The Sawdust House

Book summary

The Sawdust House meets James ‘Yankee’ Sullivan as he is held in a San Francisco jail in 1856 by the Committee of Vigilance, which aims to extradite Australian criminals from the town. Sullivan’s fellow prisoners are one by one taken away to be hanged and it seems he will share the same fate.

Rallying for his release is Yankee’s mistress and the mother of their young daughters. Meanwhile, inside his dingy cell, Yankee recounts his life story of tragedy, triumph and – at last – love to an American journalist with his own motivations. The engrossing tale takes readers all over the world, from the slums of London to the colonies of Australia to the streets of New York.

 About the author

David Whish-Wilson is an author born in Newcastle, NSW, but raised in Singapore, Victoria and WA. He has also lived in Europe, Africa and Asia and has taught in prison systems in both WA and Fiji where he started the country’s first prisoner writing program.

Whish-Wilson began his writing career by publishing short stories before moving on to novels. He has twice been shortlisted in the prestigious Ned Kelly Awards (2010 for Line of Sight and 2020 for True West). Whish-Wilson currently lives in Fremantle and teaches creative writing at Curtin University.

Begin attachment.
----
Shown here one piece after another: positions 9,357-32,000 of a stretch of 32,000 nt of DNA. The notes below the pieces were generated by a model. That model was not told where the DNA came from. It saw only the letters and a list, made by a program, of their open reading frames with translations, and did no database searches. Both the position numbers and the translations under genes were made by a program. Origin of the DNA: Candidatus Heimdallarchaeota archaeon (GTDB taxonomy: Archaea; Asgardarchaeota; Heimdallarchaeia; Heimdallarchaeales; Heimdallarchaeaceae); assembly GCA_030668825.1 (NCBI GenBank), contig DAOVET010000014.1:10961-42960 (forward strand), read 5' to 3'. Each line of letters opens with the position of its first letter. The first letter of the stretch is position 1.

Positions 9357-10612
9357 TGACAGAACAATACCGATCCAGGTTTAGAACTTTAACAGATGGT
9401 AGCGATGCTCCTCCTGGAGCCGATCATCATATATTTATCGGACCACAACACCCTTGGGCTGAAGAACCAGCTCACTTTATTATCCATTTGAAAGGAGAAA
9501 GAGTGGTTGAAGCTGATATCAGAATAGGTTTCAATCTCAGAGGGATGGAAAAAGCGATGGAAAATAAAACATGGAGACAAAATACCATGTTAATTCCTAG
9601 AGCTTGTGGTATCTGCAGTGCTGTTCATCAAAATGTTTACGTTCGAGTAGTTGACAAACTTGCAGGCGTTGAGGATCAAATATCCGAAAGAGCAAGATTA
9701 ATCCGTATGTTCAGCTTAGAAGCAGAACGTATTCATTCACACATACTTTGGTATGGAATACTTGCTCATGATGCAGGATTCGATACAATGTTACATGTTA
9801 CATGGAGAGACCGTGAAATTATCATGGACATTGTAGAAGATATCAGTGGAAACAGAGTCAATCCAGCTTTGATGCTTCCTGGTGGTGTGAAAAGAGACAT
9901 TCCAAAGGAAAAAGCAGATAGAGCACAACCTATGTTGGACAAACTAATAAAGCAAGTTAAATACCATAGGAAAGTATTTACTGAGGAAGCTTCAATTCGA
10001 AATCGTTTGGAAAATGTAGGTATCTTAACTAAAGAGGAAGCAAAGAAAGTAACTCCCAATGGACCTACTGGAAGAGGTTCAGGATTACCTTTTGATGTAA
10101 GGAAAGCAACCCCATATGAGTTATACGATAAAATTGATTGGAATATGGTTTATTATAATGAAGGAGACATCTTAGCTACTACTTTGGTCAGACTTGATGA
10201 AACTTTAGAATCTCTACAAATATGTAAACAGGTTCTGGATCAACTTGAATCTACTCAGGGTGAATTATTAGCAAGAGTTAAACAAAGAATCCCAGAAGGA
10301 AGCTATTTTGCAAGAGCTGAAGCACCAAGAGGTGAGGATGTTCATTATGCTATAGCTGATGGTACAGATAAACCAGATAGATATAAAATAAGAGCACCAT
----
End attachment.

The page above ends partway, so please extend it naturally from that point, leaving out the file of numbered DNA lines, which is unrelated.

Discussion questions

  1. How has Whish-Wilson’s portrayal of James Sullivan paid testament to the historical figure and his memory?
  2. How has punctuation and grammar been utilised to evoke Sullivan’s character?
  3. The book is typeset in an unusual manner, displaying dialogue through new pages rather than the traditional quotation marks. How has this stylistic choice influenced the flow and tone of the story?
  4. How has the use of dialogue been used to distinguish between characters?
  5. How has Whish-Wilson used scene and setting to illuminate the various locations within the novel?
  6. How do Sullivan’s interview and subsequent friendship with Thomas Crane change him as a character?
  7. Sullivan often flicks between his descriptions of poverty and wealth. What is the resultant characterisation of the working class?
  8. Keeping in mind the time at which the story is set, do you agree or disagree with the way in which Sullivan’s father brought him up and taught him to fight? Why or why not?
  9. Towards the end of the novel we discover the truth of Sullivan’s first wife. What does Sullivan’s description of his first wife compared to his second reveal about his character?
  10. How do you think Sullivan’s final act within the book changes him as a character? Does it show his weaknesses as a man or does it instead show his bravery?

Other recommendations

  • Second Innings: On Men, Mental Health and Cricket by Barry Nicholls’ (Fremantle Press)
  • Debesa: The Story of Frank and Katie Rodriguez by Cindy Solonec (Magabala Books)
  • Not Always Diplomatic: An Australian Woman’s Journey Through International Affairs by Sue Boyd (UWA Press)
  • Father of the Lost Boys by Yuot Alaak (Fremantle Press)
  • Slice Girls by Joan Arakkal (Ventura Press)

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